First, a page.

After focusing on Italian, German and Indian food in his many years as a chef, Vijay Shastri is turning to the cuisine of the American South. This spring, Shastri will open Mr. Frog's Soul and Creole Kitchen on Market Street in downtown Asheville, along with co-owner and partner Holly McFarling. Mr. Frog's takes over the space vacated by Simma Down Caribbean Café.
In his new venture, Shastri will turn in the spaetzle for sweet-potato bacon hushpuppies and curries for stewed oxtails in a come-as-you-are environment with affordable food and an accessible wine and beer selection.
“Having the bar that we had upstairs from the Flying Frog was an eye-opener to a more mainstream concept,” Shastri says. The Flying Frog Bar, a somewhat casual offshoot of the long-lived Flying Frog Cafe, was often jammed with people even when the more expensive downstairs restaurant was not.
Mr. Frog's will be located in the Ritz building on Market Street, an area tourists tend to frequent less than the Battery Park Avenue location of the Flying Frog. “We want this to be about locals,” Shastri says. "And we're looking for a place where friends and family can come together.”
As the executive chef of Mr. Frog's (with the assistance of “right-hand man” Gustavo Villota), Shastri will turn out a soul-food menu of buttermilk-fried chicken, catfish and trout, sweet-potato pudding, slow-smoked ribs, cedar-smoked calf’s tongue and Shastri's “calamari of the South,” otherwise known as flash-fried chitlins. Creole-based offerings will include jambalaya, gumbo and étouffée. “Different, fun shellfish dishes with a lot of the New Orleans touch," Shastri says. "And Sunday brunch, of course, will have beignets.”
Recreating the perfect dive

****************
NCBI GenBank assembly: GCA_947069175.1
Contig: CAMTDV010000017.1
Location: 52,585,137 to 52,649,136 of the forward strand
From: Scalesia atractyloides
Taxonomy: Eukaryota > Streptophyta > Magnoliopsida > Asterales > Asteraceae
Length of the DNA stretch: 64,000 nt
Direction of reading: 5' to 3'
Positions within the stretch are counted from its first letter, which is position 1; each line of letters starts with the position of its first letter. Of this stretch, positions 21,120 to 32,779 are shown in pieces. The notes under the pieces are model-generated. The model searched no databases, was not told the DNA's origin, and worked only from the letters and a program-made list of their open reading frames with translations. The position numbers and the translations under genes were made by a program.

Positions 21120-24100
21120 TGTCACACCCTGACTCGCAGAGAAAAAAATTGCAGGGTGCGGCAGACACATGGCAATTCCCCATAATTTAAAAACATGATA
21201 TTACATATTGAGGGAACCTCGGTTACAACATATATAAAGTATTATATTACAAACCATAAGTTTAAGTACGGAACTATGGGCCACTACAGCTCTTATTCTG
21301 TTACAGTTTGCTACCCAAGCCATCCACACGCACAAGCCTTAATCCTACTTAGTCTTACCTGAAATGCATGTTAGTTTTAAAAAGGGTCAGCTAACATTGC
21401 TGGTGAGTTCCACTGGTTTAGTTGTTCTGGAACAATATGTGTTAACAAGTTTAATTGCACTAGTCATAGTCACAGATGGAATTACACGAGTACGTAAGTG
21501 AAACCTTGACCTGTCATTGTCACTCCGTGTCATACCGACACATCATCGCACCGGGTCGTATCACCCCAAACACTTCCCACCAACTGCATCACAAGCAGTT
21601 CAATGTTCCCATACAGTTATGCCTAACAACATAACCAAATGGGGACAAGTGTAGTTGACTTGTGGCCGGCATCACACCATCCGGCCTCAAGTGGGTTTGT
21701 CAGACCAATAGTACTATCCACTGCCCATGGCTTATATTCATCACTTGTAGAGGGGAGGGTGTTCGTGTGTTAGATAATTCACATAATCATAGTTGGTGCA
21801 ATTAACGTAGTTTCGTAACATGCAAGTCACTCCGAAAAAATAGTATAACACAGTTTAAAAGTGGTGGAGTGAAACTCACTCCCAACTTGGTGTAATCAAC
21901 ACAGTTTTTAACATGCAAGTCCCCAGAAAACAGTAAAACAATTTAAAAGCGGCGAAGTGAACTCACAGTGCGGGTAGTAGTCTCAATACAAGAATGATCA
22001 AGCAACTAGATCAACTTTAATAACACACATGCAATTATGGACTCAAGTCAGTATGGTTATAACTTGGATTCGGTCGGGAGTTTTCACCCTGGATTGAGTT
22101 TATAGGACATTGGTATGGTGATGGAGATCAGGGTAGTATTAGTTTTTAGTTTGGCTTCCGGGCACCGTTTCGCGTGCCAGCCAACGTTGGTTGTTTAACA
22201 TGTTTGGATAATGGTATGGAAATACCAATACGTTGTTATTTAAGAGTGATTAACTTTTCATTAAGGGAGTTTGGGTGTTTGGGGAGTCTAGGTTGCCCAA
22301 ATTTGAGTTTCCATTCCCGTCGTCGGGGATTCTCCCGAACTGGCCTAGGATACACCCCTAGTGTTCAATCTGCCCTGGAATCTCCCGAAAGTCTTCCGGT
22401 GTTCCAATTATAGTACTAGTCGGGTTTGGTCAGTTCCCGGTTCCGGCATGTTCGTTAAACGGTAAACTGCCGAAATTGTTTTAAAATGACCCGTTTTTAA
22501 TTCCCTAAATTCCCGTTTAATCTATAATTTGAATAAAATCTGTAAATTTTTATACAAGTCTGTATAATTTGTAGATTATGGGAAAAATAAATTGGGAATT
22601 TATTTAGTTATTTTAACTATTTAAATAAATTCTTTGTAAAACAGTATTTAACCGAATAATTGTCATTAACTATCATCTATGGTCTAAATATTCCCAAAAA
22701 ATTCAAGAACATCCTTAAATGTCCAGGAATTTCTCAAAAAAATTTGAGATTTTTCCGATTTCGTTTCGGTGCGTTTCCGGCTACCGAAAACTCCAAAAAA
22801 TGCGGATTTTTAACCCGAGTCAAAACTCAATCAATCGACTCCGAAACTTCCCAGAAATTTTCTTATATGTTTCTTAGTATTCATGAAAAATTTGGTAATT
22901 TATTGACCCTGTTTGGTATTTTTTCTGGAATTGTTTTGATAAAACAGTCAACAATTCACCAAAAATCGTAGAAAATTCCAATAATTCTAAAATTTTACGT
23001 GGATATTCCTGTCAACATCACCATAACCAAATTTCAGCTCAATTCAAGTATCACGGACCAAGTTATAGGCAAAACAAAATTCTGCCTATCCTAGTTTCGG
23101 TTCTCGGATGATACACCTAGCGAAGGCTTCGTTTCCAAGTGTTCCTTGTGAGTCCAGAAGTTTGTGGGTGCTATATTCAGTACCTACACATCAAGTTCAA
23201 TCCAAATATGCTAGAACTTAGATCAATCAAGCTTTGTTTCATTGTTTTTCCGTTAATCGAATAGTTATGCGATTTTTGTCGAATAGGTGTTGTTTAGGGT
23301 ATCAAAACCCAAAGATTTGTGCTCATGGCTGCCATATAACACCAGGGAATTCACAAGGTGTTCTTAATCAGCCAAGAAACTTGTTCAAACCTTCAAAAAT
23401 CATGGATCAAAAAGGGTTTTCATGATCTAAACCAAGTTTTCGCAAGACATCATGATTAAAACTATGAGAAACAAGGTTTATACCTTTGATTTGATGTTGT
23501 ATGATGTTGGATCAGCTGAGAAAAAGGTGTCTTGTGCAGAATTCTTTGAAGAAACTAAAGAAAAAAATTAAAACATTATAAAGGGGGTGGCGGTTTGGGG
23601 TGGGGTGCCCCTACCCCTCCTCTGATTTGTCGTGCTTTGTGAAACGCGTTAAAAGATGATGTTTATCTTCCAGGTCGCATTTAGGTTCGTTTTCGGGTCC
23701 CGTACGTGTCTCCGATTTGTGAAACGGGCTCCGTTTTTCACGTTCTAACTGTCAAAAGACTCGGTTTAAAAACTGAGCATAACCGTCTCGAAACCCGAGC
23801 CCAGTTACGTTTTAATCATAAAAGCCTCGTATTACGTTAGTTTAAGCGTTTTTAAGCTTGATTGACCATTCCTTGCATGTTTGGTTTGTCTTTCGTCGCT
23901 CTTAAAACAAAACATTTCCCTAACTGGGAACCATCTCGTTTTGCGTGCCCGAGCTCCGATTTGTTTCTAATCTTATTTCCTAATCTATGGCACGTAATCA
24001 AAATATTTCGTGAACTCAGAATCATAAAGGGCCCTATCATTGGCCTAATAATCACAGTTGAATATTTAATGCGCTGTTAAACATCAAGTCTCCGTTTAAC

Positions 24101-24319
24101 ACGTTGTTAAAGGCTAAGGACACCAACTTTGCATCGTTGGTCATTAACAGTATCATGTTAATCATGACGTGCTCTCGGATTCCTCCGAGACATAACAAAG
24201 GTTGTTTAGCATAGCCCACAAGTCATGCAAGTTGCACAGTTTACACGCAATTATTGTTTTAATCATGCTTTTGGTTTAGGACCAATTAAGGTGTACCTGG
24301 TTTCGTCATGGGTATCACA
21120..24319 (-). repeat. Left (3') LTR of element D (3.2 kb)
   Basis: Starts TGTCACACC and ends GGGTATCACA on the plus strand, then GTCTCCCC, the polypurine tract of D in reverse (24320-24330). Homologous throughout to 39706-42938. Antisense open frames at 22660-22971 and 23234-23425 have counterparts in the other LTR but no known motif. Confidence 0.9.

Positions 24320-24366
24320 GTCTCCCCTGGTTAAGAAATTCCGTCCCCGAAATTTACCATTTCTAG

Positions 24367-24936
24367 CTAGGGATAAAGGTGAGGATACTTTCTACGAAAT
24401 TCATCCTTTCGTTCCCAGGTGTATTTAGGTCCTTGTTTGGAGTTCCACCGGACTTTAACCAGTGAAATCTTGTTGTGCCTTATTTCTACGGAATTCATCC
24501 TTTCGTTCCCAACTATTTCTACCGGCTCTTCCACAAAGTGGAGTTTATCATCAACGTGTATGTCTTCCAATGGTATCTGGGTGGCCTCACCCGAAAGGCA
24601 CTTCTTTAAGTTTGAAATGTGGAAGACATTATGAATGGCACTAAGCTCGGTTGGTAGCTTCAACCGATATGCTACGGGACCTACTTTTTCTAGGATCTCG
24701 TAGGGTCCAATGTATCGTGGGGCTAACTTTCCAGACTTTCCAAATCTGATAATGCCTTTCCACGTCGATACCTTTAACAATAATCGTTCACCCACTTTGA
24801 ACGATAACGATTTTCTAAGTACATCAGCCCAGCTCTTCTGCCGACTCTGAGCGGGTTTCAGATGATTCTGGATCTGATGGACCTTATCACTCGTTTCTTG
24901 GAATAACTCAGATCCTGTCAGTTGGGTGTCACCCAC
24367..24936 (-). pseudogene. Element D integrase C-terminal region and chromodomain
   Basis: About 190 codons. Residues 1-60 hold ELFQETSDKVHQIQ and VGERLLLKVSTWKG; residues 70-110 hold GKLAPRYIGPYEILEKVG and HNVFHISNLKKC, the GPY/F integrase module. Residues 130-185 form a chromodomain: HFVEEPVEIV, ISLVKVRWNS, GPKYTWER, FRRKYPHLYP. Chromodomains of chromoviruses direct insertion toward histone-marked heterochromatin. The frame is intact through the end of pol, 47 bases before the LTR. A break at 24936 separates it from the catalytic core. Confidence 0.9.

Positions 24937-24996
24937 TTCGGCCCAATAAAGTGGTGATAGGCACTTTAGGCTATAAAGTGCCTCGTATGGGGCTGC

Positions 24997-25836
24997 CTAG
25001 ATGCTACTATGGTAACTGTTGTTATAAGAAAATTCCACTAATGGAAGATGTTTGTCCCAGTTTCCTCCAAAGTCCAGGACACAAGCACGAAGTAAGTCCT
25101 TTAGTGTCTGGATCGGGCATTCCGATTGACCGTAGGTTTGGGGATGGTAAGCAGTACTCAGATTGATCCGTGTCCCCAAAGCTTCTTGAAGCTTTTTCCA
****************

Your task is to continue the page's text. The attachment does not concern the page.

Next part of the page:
“We're making things properly," Shastri says. "We're making étouffée with a proper roux and making jambalaya with all fresh vegetables, and we're trying to utilize as much local, regional, sustainable and organic product as we can, while doing it in a $6 to $12 price range. It's cheap and still very much based on technique and great product. And even though it's not table service, it's a friendly environment.”
In other words, Mr. Frog’s will offer high-end food without the trappings of fine dining. “It's recreating the perfect dive,” says Shastri. It takes that kind of cliché level of elegance out of it, that expected elegance, and that's what you want. In this day and age, fine dining is dying — and I hate that that's the case.” Shastri say that, while he believes that great food is in no danger of going extinct, white-tablecloth restaurants, where simply having a table set with linens and flowers is costly, are on the decline. Combine the cost of a highly trained staff and a dining public that's increasingly not willing to pay for it, and you have a recipe for decline, Shastri says. That's part of the reason why he and McFarling are working to scale down and make things more accessible to locals.
News kids on the block
With restaurants closing all over, it may seem ambitious to venture into a part of town that's not known for its foot traffic. Shastri says, however, that the neighborhood is exactly right for his business plan. "Certain concepts require certain environments to be taken seriously," he says. In other words, a finer-dining yet "almost divey" concept wouldn't likely go over as well on Biltmore Avenue. Does that make The Block the new West Asheville?
"That area is very interesting," Shastri says. "There's so much planned there with the renovation of The Block. Even though there are few businesses on that street, it's an incredibly viable area for business. It is very safe, and the building that we've got is a great spot. It feels right, it's got every bit of the making of a very successful place. The business owners, the people around there are very wonderful people. We were incredibly surprised by how warm and open the neighborhood was. It's a great place to be."
And even though some restaurants are closing, Shastri says, he doesn't necessarily see a down economy in the landscape of Asheville. "Restaurants are changing, restaurants are expanding. If you look, downtown Asheville's starting to come back a little bit," he says. "I think it's time. Everything is right for things to happen right now."
A familiar face may help create success in Asheville, Shastri says. "The market is peculiar. People are less apt to support the places that they're not familiar with. It's a very community-oriented place and very difficult to get something started when you just move in from somewhere and open up places," he says. "Asheville has its own way of making things happen."